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Radar

The Culture of Influence Report Reveals What Makes Influencers Effective

The report from Cassandra offers insight on influencer impact on generation Z and millennial purchasing behaviour

The Culture of Influence Report Reveals What Makes Influencers Effective

A new trends report, ‘The Culture of Influence,’ released by Cassandra, ENGINE’s insights and strategy group that studies trendsetting young consumers, reveals the key characteristics and strategies that drive the relationship between influencers and consumers. The report takes a deep dive into the influencer space today to understand what gives influencers their influence and what brands need to do to be successful in the space. It also explores the ROI question: the impact influencers have on purchasing behaviour.

So, what draws young consumers (defined as individuals between the ages of 14 and 34, Gen Z and Millennials) to influencers? Cassandra found the subject of influencer authenticity to be a recurring theme. The report reveals when deciding to follow an influencer, 89% think it’s important the influencer seems like a nice person, isn’t just trying to sell them something (86%) and makes their day better or improves their mood (86%). Another 85% believe it’s important that the influencers they decide to follow are trying to make the world a better place and are the types of people they’d want to hang out with.

“Young consumers want to follow influencers who are relatable, who don’t act like influencers and who fit seamlessly into the social bubble they’ve curated on their feeds,” said Kathy Sheehan, senior vice president of Cassandra. “This is important knowledge for brands to understand when deciding to partner with an influencer as well as creating their brand’s online social media persona: be a friend, not a salesperson, and create content that fits within the context of the digital communities you want your brand to have influence over.”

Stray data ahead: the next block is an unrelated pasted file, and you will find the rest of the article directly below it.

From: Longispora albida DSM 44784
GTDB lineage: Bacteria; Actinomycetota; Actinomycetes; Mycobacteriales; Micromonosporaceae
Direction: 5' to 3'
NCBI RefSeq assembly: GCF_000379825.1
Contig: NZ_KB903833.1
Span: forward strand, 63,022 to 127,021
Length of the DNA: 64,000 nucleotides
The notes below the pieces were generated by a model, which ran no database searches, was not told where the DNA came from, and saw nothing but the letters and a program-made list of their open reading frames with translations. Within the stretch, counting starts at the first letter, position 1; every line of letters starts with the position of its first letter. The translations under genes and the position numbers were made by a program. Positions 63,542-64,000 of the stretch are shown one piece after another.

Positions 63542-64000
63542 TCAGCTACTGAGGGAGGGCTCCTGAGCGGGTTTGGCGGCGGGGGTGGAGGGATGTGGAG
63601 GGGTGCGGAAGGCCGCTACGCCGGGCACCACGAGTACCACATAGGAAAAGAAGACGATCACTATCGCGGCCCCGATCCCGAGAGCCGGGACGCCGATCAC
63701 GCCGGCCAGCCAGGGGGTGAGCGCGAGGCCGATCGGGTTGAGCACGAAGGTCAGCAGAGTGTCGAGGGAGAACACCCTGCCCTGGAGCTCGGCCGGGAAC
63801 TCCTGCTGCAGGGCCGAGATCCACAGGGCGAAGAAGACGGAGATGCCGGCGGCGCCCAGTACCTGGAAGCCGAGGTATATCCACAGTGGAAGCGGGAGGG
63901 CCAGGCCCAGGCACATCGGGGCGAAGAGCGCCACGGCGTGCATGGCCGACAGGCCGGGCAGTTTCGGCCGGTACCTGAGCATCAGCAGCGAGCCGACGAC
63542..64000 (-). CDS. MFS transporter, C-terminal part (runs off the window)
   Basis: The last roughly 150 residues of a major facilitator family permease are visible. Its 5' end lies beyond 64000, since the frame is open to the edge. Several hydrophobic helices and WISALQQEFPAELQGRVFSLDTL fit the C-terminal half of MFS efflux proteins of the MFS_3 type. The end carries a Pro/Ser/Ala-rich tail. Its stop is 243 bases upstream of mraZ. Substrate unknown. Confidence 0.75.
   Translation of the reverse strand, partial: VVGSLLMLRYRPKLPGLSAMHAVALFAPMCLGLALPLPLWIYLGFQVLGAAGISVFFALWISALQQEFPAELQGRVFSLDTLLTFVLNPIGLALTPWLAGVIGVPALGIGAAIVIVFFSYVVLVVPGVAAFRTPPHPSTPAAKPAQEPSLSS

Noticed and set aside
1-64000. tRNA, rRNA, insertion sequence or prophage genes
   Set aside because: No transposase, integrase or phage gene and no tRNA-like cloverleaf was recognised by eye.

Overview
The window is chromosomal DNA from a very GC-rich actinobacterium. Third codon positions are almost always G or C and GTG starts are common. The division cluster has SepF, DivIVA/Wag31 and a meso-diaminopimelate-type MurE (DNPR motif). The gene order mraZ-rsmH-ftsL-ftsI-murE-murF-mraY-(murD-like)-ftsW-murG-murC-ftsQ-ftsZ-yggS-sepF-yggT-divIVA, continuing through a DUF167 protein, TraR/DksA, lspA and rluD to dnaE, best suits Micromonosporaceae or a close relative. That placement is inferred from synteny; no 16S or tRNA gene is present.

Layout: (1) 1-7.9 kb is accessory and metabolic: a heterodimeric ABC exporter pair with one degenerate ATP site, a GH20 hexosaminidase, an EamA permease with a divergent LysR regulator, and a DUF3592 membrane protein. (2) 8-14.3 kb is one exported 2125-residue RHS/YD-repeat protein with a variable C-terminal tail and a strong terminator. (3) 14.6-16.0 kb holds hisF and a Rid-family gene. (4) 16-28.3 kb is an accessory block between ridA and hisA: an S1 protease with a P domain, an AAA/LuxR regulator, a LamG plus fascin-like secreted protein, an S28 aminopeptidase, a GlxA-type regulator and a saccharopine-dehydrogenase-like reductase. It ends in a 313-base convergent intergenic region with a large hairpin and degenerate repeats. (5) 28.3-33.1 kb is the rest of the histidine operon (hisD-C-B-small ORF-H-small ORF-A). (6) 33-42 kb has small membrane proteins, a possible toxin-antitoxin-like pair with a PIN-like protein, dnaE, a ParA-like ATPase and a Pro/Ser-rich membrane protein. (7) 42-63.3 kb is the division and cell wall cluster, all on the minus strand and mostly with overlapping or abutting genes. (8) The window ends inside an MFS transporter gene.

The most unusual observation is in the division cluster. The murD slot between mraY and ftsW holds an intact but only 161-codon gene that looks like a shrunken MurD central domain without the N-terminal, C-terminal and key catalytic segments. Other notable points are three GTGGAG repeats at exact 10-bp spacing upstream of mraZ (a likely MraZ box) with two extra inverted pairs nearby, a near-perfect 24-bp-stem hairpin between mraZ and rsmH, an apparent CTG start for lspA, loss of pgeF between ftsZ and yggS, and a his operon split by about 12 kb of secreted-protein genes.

For the report, Cassandra also asked young consumers about the influencer categories they follow as well as the categories in which they’ve made purchases. Cassandra found that young consumers who follow influencers in a certain category are also more likely to make purchases in that category, but there were also adjacent categories that greatly interested them and that brands should be aware of.

For example, 79% of young consumers who follow beauty influencers are likely to make purchases in that category and are also more likely to purchase books (63%) and interior design products (60%).

Below is a breakout of young-consumer-spending patterns for followers of four distinct types of influencers featured in the report:

  • Beauty Influencers - Young consumers who follow beauty influencers are more likely to make purchases in: Beauty  and Grooming (79%), Fashion and Style (67%), Health and Wellness (63%), Books and Literature (63%) and Interior Design (60%).
  • Interior Design Influencers - Young consumers who follow interior design influencers are more likely to make purchases in: Interior Design (60%), Travel (52%), Meditation and Mindfulness (51%), TV (47%) and Cooking (47%).
  • Fashion and Lifestyle Influencers -Young consumers who follow fashion and style influencers are more likely to make purchases in: Beauty and Grooming (80%), Fashion and Style (74%), Meditation and Mindfulness (71%), Books and Literature (68%), Interior Design (68%) and Health and Wellness (66%).
  • Video Game Influencers -Young consumers who follow video game influencers are more likely to make purchases in: Video Games (64%), Technology (58%) and Restaurants (49%).


“Everyone is talking about influencers today, but understanding ROI remains a grey area in the space,” said Kathy Sheehan. “What I find interesting about our most recent findings is that we were able to correlate where the conversations are having an actual impact and driving purchase among Gen Zs and Millennials.”

To learn more about the Cassandra Report and the benefits of becoming a Cassandra client, visit here.

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